• It served as the setting for the five-part drama series Love Is Drug filmed and broadcast in 2004. It was directed by Drogheda local Darren Thornton.
  • In 2011 Feargal Quinn fronted RTÉ’s Local Heroes campaign in Drogheda, who assembled a team of experts in order to get the local economy. It aired as RTÉ 1’s six-part TV series, Local Heroes – a town fighting back .


Aerial view of Drogheda

With the expansion of the Irish economy in the 1990s, during the “Celtic Tiger” years, Drogheda became one of the most important secondary places for people who work in Dublin to buy a house, real estate prices in the capital became prohibitive for many first-time home buyer. This was facilitated by the expansion of the transport infrastructure in the direction of Drogheda ie, the sword and the Balbriggan bypass, the Boyne River Bridge and the increased number of commuter trains running in the city. Partly as a result, the central area of Drogheda rebuilt, and two large shopping centers have opened, while several national and international retailers have opened stores. In 2007, partly pedestrianized streets in the city’s main street, West Street, was completed.

On the south quay in the space of the former Lakeland Dairies building (an old industrial area) was Scotch Hall Shopping Centre and the D Hotel was completed in November 2005. A new pedestrian bridge extends from the north quay, at the mayoralty Street, in the complex. Phase two of the development, which will soon begin construction, will extend further down along the river front, on the site of the former Irish oilcake works. It will have an extension of shopping centers and hotels, new apartments, cinema and a riverside plaza.


M1 traffic crossing the Boyne River Bridge.


Drogheda is close to the M1 (E1 Euro Route 1) (main Dublin – Belfast motorway). The Boyne River Bridge carries traffic from the M1, the River Boyne, 3 km west of the city. It opened June 9, 2003 and is the longest cable-stayed bridge in Ireland.


Drogheda acquired rail links to Dublin in 1844, Navan in 1850 and Belfast in 1852. Passenger traffic between Drogheda and Navan ended in 1958, but the line is open for freight traffic (Tara Mines / Platin Cement) traffic. 1966 Drogheda station was renamed “MacBride”. Drogheda rail station was opened May 25, 1844. [21]

The station has direct trains on Enterprise north to Dundalk, Newry, Portadown, Lisburn and Belfast Central, and south to Dublin Connolly.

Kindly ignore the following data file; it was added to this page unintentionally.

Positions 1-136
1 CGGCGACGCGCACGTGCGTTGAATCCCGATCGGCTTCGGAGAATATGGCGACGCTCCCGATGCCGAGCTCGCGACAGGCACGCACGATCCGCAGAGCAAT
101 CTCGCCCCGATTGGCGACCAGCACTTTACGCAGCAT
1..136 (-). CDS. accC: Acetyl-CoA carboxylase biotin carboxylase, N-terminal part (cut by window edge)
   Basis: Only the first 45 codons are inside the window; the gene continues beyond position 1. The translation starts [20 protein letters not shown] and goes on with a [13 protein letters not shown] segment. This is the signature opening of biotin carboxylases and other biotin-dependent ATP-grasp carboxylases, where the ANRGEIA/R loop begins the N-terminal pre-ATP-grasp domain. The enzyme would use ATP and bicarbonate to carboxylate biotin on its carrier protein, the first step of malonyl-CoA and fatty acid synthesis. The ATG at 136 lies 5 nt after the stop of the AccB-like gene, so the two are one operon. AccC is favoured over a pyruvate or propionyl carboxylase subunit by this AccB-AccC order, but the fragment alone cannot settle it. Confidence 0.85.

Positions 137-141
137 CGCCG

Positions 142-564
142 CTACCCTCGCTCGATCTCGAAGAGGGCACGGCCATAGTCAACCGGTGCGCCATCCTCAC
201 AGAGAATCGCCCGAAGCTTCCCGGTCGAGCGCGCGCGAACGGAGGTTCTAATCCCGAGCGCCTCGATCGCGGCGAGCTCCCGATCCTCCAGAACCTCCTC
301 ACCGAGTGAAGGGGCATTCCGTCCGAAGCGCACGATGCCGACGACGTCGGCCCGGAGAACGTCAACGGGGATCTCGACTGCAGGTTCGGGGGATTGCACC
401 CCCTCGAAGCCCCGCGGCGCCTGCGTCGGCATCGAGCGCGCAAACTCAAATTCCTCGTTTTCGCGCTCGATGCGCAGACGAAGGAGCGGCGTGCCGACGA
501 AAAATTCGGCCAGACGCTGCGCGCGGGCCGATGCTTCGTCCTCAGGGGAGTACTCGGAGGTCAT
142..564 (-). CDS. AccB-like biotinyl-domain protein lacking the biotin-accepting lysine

A wide range of Irish Rail commuter services connect south to Balbriggan, Malahide, Howth Junction, Connolly, Tara Street, Dublin Pearse, Grand Canal Dock, Dun Laoghaire, Bray, Grey, Wicklow, Rathdrum and Arklow.


Drogheda Bus Station is on the Donore Road and includes the area, information offices and toilets waiting. It replaces an earlier facility at the Bullring.

As a city service, route 173 , several local roads radiate from Drogheda and a number of them have had their frequency increased in recent years. Local roads include: 100 (Newry / Dundalk by Dunleer), 100X (Dundalk – – Dublin),101 (Julianstown – Balbriggan – Dublin), 163 (Brú na via Baltray & Termonfeckin), 190 / A (Laytownvia Mornington & Bettystown and Trim / Athboy through Slane and Navan). [22]

On Friday and Saturday evenings there is also a night bus, road 101Noperated by Bus Éireann (Dublin – Dublin Airport – Balbriggan -Drogheda) and return.

Matthews Coaches also operate a Dundalk to Dublin route serving the city.[23]

Past Bus Eireann routes included 184 to Garrison Town and 185 to Bellewstown but these suspended for some years ago.


Defined by its location as the last border crossing at Boyne before it reaches the sea, Drogheda seven bridges in the vicinity.


Drogheda District members from the 2014 local elections
Local area Electoral name Part
drogheda imelda Munster Ourselves
Paul Bell Labour party
alan Cassidy Ourselves
Tommy Byrne Fianna Fail
Kevin Callan Independent
Oliver Tully Fine Gael
Frank Godfrey Independent
richie Culhane Fine Gael
pious Smith Labour party
Kenneth Flood Ourselves

Drogheda Borough Council is an elected local government agency that has been contracted under the Local Government Act 2001 to provide community leadership and a forum for the democratic representation of the community. Responsibilities include recreational support, operation of the Litter Act, contributions to the development of tourism, events, licensing, art support, etc. The City Council executive consists of twelve elected council, headed by the mayor. The current mayor is Richard Culhane (Fine Gael). [24]

For local elections to Louth County Council, the city is part of two local election areas – Drogheda East (6) and Drogheda West (4). This includes both the urban Drogheda area and surrounding countryside.

For the purposes of elections to Dáil Éireann, the city is part of the five-seat Louth constituency that returns five TDs. After the 2011 general election, the constituency chose two TDs for the Fine Gael Party (center right), and a TD each förFianna Fáil (center to center-right), the Labour Party (center left) and Sinn Fein (left side).


The local economy in Drogheda, like many other cities in Ireland, is changing rapidly. The old industries based around linen and textiles, brewing, shipping and manufacturing has now disappeared or are in decline. More recently, the company slowed down because of the recession and Drogheda are facing increased unemployment.